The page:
Intelligence: A Novel of the CIA
A 21-year veteran of the Central Intelligence Agency, Susan Hasler begins a new career as a novelist with this brilliantly written satirical thriller and blatant, all-out attack on her former employers. What the Agency expected back in the eighties when they hired an admitted anti-military protestor directly out of Cal Berkley is hard to guess, but it is certain that they are regretting it now.
Including flashbacks, Intelligence spans a time frame slightly longer than Hasler’s own stint in as a CIA counterterrorism analyst, from a year before the September 11 attacks to some years after the main thrust of the war in Iraq. A new threat propels the story as an Al Qaeda cell prepares a mass-casualty attack in the CIA’s backyard. Hasler’s quirky but heroic cast of analysts must fight through the counterproductive obstacles of absurd bureaucracy and politically ambitious managers in their increasingly vain attempts to avert the tragedy.
Hasler takes significant risk as a debut author by writing Intelligence entirely in the first person narrative, alternating the reader’s perspective among her small cast of main characters. However, she pulls it off well, including a hauntingly realistic view from within the mind of the Jihadist attacker that belies her expertise in the counterterrorism arena. The novel starts off with beautifully written, albeit occasionally foul-mouthed inner monologues interspersed with incredibly funny character interactions and dialogue. Her witty satire will leave readers laughing out loud despite the tragic setting. As the narrative continues, though, this brilliant writing gives way to much darker prose, something more akin to the bitter rantings of an angry, disgruntled employee. It isn’t that Hasler writes with any less skill, quite the contrary, but she applies that skill to increasingly vicious and thinly veiled attacks against nearly everyone from her former career field.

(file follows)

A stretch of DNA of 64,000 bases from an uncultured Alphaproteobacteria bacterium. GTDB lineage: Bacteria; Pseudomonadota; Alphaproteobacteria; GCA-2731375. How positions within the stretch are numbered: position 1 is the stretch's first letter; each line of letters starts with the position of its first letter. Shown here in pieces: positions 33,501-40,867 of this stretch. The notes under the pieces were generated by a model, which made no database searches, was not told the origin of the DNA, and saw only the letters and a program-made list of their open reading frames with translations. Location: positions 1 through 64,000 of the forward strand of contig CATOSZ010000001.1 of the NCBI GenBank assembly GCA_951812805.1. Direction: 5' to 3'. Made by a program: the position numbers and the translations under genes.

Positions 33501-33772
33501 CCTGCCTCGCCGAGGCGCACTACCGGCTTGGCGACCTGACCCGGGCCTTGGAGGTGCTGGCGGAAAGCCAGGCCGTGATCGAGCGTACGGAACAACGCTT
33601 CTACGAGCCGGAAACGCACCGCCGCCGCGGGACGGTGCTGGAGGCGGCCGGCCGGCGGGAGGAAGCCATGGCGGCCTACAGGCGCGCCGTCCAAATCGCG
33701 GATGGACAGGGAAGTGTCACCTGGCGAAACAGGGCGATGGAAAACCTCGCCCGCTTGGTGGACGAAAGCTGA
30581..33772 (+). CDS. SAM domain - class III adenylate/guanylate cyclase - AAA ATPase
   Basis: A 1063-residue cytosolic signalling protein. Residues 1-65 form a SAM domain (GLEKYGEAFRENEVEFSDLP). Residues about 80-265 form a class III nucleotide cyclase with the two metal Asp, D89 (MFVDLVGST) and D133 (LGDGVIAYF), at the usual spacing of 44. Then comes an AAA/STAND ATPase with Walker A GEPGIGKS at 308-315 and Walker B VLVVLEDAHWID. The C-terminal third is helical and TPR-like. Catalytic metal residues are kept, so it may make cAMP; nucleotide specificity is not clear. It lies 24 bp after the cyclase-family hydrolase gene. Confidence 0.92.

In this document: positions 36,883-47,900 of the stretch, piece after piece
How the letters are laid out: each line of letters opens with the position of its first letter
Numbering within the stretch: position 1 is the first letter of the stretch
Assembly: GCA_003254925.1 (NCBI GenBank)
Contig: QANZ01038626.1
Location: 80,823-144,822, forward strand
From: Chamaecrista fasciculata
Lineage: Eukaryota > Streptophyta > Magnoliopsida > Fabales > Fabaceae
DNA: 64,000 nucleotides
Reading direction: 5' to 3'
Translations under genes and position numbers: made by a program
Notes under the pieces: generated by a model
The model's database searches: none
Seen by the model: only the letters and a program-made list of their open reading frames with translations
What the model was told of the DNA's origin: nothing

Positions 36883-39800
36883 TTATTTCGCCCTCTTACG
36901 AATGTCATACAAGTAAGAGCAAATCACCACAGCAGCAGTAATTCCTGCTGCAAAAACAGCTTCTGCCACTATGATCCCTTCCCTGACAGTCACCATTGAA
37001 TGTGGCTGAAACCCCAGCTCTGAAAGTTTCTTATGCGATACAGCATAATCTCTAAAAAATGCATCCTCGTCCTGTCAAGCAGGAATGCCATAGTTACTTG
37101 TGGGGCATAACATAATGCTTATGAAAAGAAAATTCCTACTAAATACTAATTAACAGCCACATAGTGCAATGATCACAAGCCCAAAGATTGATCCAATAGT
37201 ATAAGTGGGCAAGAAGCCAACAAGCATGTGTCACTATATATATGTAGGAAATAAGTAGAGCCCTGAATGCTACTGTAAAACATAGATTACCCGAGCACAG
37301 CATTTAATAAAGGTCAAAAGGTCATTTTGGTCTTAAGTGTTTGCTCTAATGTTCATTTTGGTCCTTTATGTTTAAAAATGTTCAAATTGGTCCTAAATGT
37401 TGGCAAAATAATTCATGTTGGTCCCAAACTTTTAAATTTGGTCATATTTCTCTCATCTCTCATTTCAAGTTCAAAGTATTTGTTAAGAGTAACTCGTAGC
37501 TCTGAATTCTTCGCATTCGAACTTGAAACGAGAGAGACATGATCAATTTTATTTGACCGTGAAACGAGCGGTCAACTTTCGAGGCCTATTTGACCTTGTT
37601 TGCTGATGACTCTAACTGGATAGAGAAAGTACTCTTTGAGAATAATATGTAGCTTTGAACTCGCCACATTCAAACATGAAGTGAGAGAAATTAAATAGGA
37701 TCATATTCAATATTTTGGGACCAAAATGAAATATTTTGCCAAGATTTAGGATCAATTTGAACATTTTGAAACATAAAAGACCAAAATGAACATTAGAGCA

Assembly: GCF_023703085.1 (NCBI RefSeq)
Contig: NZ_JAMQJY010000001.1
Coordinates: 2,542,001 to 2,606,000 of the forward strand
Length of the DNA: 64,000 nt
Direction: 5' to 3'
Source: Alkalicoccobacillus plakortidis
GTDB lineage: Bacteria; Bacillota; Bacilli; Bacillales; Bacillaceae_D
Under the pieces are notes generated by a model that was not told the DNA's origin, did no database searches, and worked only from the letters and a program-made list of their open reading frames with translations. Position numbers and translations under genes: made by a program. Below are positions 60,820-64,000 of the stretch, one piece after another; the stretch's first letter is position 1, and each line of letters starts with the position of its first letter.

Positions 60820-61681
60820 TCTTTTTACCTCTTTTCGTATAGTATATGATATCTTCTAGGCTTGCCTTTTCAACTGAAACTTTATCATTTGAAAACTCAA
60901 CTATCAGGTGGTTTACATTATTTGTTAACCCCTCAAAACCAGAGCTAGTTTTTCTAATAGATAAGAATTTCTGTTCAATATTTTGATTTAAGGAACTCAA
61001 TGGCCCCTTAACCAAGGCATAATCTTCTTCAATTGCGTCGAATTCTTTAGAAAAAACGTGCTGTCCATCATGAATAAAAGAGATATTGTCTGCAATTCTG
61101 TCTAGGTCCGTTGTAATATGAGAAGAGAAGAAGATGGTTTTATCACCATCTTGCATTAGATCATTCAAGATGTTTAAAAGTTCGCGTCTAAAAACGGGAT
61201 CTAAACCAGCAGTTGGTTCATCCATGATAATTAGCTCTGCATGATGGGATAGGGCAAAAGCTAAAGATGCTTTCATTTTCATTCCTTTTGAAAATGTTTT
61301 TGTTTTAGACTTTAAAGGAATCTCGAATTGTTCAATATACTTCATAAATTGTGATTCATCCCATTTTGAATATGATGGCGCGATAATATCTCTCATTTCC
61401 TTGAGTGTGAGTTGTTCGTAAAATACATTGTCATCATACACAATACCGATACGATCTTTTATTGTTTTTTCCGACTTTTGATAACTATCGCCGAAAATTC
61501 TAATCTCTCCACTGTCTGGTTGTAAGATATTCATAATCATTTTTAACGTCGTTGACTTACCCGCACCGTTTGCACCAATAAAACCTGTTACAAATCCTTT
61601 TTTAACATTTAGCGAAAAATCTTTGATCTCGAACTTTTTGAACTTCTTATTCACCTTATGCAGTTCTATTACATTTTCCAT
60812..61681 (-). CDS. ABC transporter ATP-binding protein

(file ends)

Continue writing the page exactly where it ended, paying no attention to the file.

No one in the U.S. intelligence community, from low-level rookie analysts to former President George W. Bush, is spared from Hasler’s wrath. She seems to bear particular ire for the FBI and Evangelical Christians; she identifies the former throughout the book by an alternative name representing the illicit portion of the male anatomy, and she symbolizes the latter with a vulgar caricature reminiscent of Chaucer’s Summoner. In the end, without actually mentioning the acronym, Hasler even manages a scathing indictment of the real CIA for covering up vital intelligence regarding a fictional attack that took place only on the pages of her book. Thanks to her gifts as an author, the literary establishment will likely treat all of these caricatures and indictments as equal to historical fact for the foreseeable future. In fact, one reviewer has already stated “a lot of it is probably true.”
Unfortunately for Hasler’s former colleagues and chain of command at the CIA, Intelligence is a well written, incredibly funny, very entertaining read. With this devastating combination of fantastic literary skill and callous disregard for the men and women still struggling to prevent terrorist attacks, Hasler will likely do quite well in her new career.